We’ve been conditioned to think of mistakes as a problem rather than a way to learn what would be right. And there’s also the idea of redeeming one’s mistakes – trying to make things right. These are all probably well-intention-ed but an unqualified belief in those principles would be disastrous and in the movie, the Buzz who became ‘Zurg’ was exactly one who acted in that manner. Clearly, we pick that up and it appeals to us because we are so focused on ourselves. We are able to try convince others to look past their mistakes but we are unable to do so ourselves when we are the ones making that mistake.

I’ve written substantially about what our culture tells us about mistakes and how we should be taught about them. Because mistakes are telling us something valuable about the world and ourselves, but if all we want to do is rush to make things right – sometimes we truly miss the takeaway.

Business of recruitment II

A recruiter (from one of those search firms) approached me in connection to the position from a prominent company in Singapore (without disclosing who it was). I did a google search on the details of the job description and I found a job posting for that company. The title in the position was lower but the description is the same overall. I’m not too sure what this meant but a friend of mine thought it’d be interesting if I had gone ahead, apply for the job position and tried to negotiate a sign-on bonus given that I helped to save the company some fees from the recruiter.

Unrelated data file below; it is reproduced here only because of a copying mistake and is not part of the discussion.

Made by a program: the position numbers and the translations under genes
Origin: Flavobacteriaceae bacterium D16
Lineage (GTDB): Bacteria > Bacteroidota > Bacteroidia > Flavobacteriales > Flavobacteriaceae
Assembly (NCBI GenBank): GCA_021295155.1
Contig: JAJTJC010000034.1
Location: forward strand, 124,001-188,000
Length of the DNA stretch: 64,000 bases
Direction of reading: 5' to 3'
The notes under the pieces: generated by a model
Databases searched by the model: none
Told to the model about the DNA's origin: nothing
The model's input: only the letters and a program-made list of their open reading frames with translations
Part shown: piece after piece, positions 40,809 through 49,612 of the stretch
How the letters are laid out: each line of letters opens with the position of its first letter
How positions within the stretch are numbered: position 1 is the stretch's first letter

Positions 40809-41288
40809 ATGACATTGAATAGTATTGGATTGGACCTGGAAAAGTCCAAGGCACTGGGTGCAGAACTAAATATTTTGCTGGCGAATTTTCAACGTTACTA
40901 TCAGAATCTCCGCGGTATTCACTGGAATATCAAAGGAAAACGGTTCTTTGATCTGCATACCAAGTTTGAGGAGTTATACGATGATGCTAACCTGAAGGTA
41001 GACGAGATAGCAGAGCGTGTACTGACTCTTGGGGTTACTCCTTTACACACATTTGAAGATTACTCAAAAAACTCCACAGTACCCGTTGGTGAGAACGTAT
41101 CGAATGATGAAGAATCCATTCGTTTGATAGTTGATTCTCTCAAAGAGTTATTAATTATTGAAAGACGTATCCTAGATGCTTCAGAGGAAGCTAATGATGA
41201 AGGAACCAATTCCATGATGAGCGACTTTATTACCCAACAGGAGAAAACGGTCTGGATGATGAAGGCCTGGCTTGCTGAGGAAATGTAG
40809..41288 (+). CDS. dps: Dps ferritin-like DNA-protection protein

I’ve written about the business of recruitment before and honestly, I wonder what is the value they bring. Maybe yes, they did create some value in alerting me to the position; but both the prospective employer and employee could just strike a separate bargain without them. Perhaps it makes sense for us to pay the recruiter a certain fee to be in the picture to help us negotiate a better deal with the prospective employer? Or maybe the search firm can guarantee to the company they will search for someone to take on the role again if the current person leaves within certain amount of time, and taking less or no fees off the next candidate who is suitable.